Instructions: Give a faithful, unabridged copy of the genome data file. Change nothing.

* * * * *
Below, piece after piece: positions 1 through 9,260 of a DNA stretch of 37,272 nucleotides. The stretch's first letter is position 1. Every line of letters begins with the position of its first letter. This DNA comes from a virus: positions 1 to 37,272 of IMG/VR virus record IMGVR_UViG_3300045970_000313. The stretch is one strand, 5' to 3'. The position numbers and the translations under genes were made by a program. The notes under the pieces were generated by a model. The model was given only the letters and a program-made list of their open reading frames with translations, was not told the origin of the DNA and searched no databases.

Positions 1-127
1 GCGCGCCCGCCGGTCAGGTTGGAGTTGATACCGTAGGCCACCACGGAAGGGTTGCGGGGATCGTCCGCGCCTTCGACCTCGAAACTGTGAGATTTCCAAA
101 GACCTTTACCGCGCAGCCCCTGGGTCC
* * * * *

Below, piece after piece: positions 1 through 9,260 of a DNA stretch of 37,272 nucleotides. The stretch's first letter is position 1. Every line of letters begins with the position of its first letter. This DNA comes from a virus: positions 1 to 37,272 of IMG/VR virus record IMGVR_UViG_3300045970_000313. The stretch is one strand, 5' to 3'. The position numbers and the translations under genes were made by a program. The notes under the pieces were generated by a model. The model was given only the letters and a program-made list of their open reading frames with translations, was not told the origin of the DNA and searched no databases.

Positions 1-127
1 GCGCGCCCGCCGGTCAGGTTGGAGTTGATACCGTAGGCCACCACGGAAGGGTTGCGGGGATCGTCCGCGCCTTCGACCTCGAAACTGTGAGATTTCCAAA
101 GACCTTTACCGCGCAGCCCCTGGGTCC